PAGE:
The origin of the Cuban son is Creole. This style is usually danced in contretemps. Because of its rural origin and that it was danced in the popular village festivals, the repertoire of figures is simple. But that does not exempt it from difficulty.
El son incorporates many of the figures of the Danzón that are executed in a closed/frontal position or the typical walks. It also begins to emerge figures and turns executed from a transient open position and even acrobatic movements.
In Cuban Rumba the man and the woman dance together. It becomes a dance of sexual conquest. The dancers do not hold, each one dances without making physical contact. Its characteristic movements, its sensuality and flavor give dancers body expressions for their choreographic works. It expands the creative abilities to dance.
The Guaguancó dancers move to the rhythm of the percussion instruments, which are surrounded by a choir led by a soloist. They perform a very erotic choreography. The man goes in search of women through very strong and increasingly expressive pelvic movements.
Regarding the role that the woman assumes, she evades and rejects it, until in the end she submits to the advances of man. As for the final act, it means that the conquest is finally executed and this is known as the “vaccunao” (vaccination). When a man attempts to give a woman a vacunao, she uses her skirt to protect her pelvis and then whip the sexual energy away from her body.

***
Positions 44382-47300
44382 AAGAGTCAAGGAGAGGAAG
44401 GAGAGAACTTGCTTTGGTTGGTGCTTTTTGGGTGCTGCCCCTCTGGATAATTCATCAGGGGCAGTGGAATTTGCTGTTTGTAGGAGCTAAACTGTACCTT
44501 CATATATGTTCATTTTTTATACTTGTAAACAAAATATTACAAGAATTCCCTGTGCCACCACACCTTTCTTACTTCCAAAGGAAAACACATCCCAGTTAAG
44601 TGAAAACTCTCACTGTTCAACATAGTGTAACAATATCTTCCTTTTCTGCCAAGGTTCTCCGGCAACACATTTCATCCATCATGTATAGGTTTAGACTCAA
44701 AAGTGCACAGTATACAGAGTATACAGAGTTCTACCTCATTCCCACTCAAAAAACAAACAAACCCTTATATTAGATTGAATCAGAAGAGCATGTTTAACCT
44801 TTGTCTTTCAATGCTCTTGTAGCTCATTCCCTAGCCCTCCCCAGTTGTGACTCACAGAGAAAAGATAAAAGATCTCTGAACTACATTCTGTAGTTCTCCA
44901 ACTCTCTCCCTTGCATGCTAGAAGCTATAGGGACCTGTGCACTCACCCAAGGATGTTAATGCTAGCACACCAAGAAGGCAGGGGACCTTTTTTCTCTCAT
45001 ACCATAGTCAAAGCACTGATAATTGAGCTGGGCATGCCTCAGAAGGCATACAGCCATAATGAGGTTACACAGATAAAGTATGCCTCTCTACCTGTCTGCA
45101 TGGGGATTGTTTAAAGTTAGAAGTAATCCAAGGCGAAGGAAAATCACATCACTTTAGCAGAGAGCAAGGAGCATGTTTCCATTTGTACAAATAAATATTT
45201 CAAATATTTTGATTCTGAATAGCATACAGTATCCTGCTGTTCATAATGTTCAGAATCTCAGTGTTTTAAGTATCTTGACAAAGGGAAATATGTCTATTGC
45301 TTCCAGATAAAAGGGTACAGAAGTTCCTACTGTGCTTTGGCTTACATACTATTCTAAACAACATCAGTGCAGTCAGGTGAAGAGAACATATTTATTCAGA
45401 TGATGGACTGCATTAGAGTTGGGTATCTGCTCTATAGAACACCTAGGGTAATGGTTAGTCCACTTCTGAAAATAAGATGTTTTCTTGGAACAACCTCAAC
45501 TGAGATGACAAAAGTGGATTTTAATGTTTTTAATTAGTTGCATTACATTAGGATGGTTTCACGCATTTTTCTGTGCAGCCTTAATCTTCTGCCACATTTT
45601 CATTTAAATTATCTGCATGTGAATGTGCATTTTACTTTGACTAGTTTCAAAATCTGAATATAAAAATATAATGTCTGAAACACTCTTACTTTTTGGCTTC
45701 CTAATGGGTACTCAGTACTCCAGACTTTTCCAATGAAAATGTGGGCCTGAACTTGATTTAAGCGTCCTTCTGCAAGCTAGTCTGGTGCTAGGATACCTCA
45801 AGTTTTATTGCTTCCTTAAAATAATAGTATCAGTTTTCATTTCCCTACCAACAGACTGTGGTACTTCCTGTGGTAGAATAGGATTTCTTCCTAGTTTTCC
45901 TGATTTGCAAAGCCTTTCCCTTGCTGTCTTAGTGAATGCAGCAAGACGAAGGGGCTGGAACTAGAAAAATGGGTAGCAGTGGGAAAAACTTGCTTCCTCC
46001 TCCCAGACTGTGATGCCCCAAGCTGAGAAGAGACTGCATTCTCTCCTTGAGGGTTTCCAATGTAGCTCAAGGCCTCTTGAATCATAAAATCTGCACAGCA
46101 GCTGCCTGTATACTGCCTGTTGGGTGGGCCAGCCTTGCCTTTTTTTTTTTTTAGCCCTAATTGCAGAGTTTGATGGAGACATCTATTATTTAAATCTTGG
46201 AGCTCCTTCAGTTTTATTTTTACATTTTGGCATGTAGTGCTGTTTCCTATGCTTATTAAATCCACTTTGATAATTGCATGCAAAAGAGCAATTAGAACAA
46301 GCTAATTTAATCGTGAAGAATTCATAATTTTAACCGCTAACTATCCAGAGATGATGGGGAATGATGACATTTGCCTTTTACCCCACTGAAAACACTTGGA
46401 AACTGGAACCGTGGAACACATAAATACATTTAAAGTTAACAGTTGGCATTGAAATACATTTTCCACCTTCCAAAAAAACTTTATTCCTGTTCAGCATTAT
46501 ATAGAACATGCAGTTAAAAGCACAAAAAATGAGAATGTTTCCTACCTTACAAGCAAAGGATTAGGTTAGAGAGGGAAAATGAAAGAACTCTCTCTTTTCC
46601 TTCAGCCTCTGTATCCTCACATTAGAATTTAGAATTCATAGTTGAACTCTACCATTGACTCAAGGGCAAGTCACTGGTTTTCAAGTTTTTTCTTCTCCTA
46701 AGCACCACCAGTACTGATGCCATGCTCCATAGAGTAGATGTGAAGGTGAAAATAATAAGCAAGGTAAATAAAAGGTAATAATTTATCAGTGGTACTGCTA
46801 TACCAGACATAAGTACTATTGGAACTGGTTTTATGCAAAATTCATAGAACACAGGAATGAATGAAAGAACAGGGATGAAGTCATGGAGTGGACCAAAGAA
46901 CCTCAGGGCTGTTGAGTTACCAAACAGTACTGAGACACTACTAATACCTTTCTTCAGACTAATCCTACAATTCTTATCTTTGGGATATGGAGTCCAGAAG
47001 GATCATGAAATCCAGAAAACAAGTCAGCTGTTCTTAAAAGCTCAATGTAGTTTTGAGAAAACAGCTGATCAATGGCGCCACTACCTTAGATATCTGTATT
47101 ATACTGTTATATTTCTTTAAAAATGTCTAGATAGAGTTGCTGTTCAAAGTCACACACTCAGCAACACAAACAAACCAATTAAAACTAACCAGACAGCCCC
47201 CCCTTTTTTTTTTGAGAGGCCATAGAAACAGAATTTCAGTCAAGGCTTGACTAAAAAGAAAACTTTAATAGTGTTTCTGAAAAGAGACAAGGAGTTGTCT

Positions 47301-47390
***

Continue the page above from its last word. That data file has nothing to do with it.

While the Cuban is sensual and with complex rhythms, the ballroom is energetic and with a fixed timing. It can also vary in the chassé place in the rhythmic structure. In the case of the original Cuban chachachá and the ballroom, the rhythm is “two, three, chachachá”.
Competitive Latin American dances now barely resemble Cuban dances since their development took a very different direction. Only the basic figure are still there. Sometimes the politics, the institutions, the judges the competition take over. Fear creeps in and we lose authenticity.
Cuban dances = lots of feeling
Unlike dancesport, Cuban dances put emphasis on improvisation. The dancer is feeling the music, is consumed by it. The playfulness of the act and the organic side of it can be borrowed in some aspects of competition dances.
If you’re wish is to get a refresh and replenish yourself with pure joy and energy simply watch the online documentary Back to the roots. Barbara’s voice will guide you through the dance performances and explain how you can adapt Cuban movement to competitive dance.
What is expressed in Western dances is partly through the self. In Cuban dances the self becomes less important. Cuban dancers don’t wish to show of, they are just feeling alive and enjoying the music – something we might just have to learn again.
For more info on the project you can visit the Cuban Experience Facebook page.
To go in depth with the learnings from this project, you can buy the Cuban Experience book.
Dancing has been my passion since I was 13 and since then I've been doing things in that direction. Writing, creating and putting together the biggest community for dancers around the world!